Workout Summary - media/20170106-1710100o.csv
And in pictures:
I was quite intrigued by the “work per stroke” plot as a function of distance. An interesting case of slacking off on the final rate ladder down to lower rates.
I also did a 2k cooling down row.
Normally, Saturday is our regular “club run” day, but today was special. For more than a week now, the ice on our rowing lake is thick enough for skating. Until Monday, there was a perfect black layer of smooth ice, without snow.
On Monday I was still not well, and I did the erg row with video.
For the rest of the week, I was too busy, and still not well.
From Tuesday to Friday, there were frequent snow showers. Luckily, there was a stiff north wind as well, so there was just a thin layer of powder snow on the ice.
I spent 45 minutes wiping a 400m oval. Then I started skating, taking breaks to improve my “Olympic Oval” gradually.
The boys played ice hockey. Some people went on the lake on X country skis. I am going to do that tomorrow.
Here is the Strava summary: https://www.strava.com/activities/823892699/overview
And here is the SportTracks.mobi summary:
You can see from the HR plot that the snow wiping was quite hard work as well. After 90 minutes on the ice I was quite tired. It was also quite cold. When we started, it was -15 degrees C. When we finished, it was “only” 12 degrees below zero.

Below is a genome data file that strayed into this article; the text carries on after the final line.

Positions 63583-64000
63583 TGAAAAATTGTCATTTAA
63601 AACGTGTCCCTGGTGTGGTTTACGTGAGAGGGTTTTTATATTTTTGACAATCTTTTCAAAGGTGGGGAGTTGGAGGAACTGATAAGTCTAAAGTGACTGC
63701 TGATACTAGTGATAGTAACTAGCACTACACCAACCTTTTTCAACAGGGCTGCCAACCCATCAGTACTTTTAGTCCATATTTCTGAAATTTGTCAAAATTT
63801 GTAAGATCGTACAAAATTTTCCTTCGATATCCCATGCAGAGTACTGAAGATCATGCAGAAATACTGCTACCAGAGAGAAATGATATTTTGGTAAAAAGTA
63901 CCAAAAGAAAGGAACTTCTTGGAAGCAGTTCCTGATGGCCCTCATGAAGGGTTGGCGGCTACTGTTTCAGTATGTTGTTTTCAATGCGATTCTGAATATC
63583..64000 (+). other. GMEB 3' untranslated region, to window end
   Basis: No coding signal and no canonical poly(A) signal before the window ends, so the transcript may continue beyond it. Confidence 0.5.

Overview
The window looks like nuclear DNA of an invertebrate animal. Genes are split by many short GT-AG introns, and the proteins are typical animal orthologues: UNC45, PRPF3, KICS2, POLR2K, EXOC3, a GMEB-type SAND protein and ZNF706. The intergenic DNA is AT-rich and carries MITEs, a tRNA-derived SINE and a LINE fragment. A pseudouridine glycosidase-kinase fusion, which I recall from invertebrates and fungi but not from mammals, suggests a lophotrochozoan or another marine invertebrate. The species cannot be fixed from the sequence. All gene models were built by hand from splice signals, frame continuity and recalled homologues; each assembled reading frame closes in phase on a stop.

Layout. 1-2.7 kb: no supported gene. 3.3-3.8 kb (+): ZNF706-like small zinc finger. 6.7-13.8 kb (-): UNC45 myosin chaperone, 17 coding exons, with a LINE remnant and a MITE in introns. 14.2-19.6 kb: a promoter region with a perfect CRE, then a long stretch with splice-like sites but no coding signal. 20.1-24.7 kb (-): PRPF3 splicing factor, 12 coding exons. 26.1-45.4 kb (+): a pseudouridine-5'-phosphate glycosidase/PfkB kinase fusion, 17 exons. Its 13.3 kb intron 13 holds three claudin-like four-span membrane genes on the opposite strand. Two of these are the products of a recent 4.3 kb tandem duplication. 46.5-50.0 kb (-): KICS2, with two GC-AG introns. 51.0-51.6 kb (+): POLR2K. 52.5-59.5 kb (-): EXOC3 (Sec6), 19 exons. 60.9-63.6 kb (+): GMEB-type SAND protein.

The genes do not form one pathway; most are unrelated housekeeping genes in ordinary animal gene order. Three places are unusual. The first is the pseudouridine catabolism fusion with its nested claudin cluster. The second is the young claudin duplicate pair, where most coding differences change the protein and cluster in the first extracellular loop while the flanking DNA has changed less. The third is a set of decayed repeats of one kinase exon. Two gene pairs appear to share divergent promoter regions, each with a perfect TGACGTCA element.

Nov 10 2016
First snow of this winter. Just a little and all dry and powdery. Nothing big.
Two sessions today. The first one was a gentle 15km bike ride from work to home, which was after the snow had turned into rain, and also after the rain had stopped.
The second session was a strength training. Also 45 minutes. Just to get into it again. I mainly focused on the upper body.
To add some illustrations, a few random pictures from my local friends on Strava. Everybody seemed to be excited about the snow and eager to go out and do some sports.
For fun, I overlaid parts of my ride over 19th century maps that are available on-line. It is interesting how many of today’s roads are exactly where the roads used to be 150 years ago. I wonder how my bike ride would have looked, cycling through the 19th century.
Oct 16 2016
I felt guilty for taking an unplanned rest day on Friday, although it probably wasn’t bad to take an additional rest day.
Saturday was a windy day. First time in the single since Tuesday morning. In the mean time, the manufacturer of my boat (mr Růžička from “Roseman”) had come by to fit my single with back stays. Or are they called front stays? They extend from the top of the oarlock to the “front” of the boat (looking in the forward rowing direction, behind my back). Well, what is the forward rowing direction, anyway. To me, forward is the usual direction of motion, with the rower facing backwards.
Anyway, I got a new wing and those stays for free, so I have to tell Roseman’s service is excellent.